After a year like 2020, when it comes to setting new goals, don't feel pressured to do it all by 30

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Power suiting by 30? (Photo by Edward Berthelot/Getty Images)
Power suiting by 30? (Photo by Edward Berthelot/Getty Images)

Or even by 40 for that matter. 

*Dramatic rewind and pause* 

Woah, wait. Breathe.

That's right. We shouldn't feel the need to give in to milestone pressures according to our age. 

In the same (deep) breath, though - don't rest on your laurels too much if you have set out to achieve big things for yourself this year.

Many have already vocalised what they wish to achieve this year - move out of their parents' house, graduate, find a job, save more money, buy a car, or find love.  

Everyone's goals are personal, different, and inspired by an array of incentives. We shouldn't be too hard on ourselves already.

And please sleep sometimes. 

But sleep and high-pressure goal chasing aside, there's a particular faction of new year resolution setting that I think we need to talk about here. The kind you suddenly take on because the clock, the calendar, and your birth certificate dictate that it's time. 

That age angst that has you feeling like someone is going to shout "TIME!" on your 30th birthday like we so eagerly do during a game of 30 Seconds. 

READ MORE | This is why your goals don’t have an expiry date

Enter milestones associated with age:

"By 25 you should have three degrees, a full-time job, a small sedan vehicle, your own apartment, a steady relationship, and a pet you're co-parenting with your partner."

"By 30 you should be in a senior position at work, be on car number two, travelled to Europe, South America, heaven and back, married or engaged, and own a business." 

Well excuse me, while I go back-date my ID on the black market.

I'm kidding.

I don't subscribe to milestone pressures. Well at least not anymore. 

However, I have observed that maybe 60 percent of the people I matriculated with are now married, engaged or expecting, and momentarily thought to myself, "maybe... I should... too... by 2022". 

Again. Just kidding.

I'm not the type to compare myself, but this is just an interesting observation that I have made. Conversely, it's a thought that leads to the interrogation of age expectations we not only place on ourselves, but on others too. Even subconsciously so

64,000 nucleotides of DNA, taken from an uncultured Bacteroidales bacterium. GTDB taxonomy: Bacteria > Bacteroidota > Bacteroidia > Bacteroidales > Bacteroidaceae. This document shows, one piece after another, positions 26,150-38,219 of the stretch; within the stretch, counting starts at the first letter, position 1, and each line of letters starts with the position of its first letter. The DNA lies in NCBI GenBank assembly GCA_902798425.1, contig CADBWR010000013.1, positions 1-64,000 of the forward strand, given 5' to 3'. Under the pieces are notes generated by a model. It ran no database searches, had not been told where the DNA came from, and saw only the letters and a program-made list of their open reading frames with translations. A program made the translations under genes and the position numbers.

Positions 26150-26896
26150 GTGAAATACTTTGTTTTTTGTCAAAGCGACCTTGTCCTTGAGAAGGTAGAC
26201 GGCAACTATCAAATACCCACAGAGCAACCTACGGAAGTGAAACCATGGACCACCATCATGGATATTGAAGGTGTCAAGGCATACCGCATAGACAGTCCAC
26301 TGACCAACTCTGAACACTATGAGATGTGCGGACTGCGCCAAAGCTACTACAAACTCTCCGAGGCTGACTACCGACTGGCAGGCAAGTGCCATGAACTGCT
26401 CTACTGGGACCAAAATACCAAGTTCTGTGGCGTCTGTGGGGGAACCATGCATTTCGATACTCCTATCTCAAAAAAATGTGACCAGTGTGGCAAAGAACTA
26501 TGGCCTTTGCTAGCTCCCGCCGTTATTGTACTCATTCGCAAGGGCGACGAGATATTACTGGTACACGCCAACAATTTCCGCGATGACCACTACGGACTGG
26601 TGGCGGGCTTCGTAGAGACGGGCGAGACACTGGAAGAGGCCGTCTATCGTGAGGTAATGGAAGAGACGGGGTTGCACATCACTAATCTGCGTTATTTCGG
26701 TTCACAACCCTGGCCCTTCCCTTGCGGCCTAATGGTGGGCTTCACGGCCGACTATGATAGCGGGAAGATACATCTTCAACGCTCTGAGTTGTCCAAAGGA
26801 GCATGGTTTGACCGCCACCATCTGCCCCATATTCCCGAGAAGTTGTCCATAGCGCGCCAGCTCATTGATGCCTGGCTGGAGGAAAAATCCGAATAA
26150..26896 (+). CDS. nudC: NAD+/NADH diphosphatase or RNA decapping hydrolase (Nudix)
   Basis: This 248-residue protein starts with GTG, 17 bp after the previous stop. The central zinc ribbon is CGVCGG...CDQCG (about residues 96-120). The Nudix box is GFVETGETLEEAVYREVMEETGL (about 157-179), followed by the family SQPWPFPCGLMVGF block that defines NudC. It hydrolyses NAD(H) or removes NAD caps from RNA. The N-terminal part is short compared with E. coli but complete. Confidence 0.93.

Of course, we can't negate the fact that internalised social conditioning is a major catalyst in trying to do it all. You know, the disguised electric fence and 1.4 kids narrative.

READ MORE | Tracee Ellis Ross happy to be ‘single and childless’ at 45

I came across a rather insightful Buzzfeed News think piece from 2019, titled "How millennials became the burnout generation" and it delves into exactly how we got here.

The 38-year-old writer, Anne Helen Peterson, first muses on our generation's condition of procrastination, especially with regards to mundane tasks and then she draws the parallels between older generations and us:

"Financially speaking, most of us lag far behind where our parents were when they were our age," Anne highlights. 

"When my class left our liberal arts experience, we scattered to temporary gigs: I worked at a dude ranch; another friend nannied for the summer; one got a job on a farm in New Zealand; others became raft guides and transitioned to ski instructors. We didn’t think our first job was important; it was just a job and would eventually, meanderingly lead to The Job," she later notes. 

We're infamous for being the 20-something's who want 'The Job' now. And there's absolutely nothing wrong with being ambitious, but it's also cool to trust the process too.

After all, Oprah wasn't Oprah until she was 32. Taraji P. Henson only got her breakout role at 31. And phenomenal Jullliard alumnus actress, Viola Davis, only won her first Oscar in 2017 after being nominated twice before (well, there's also the #OscarsSoWhite element to that).

So to echo Nayyirah Waheed's words, "every once in a while, take your life off and rest."

It's a five-year plan, not a five-day plan after all.

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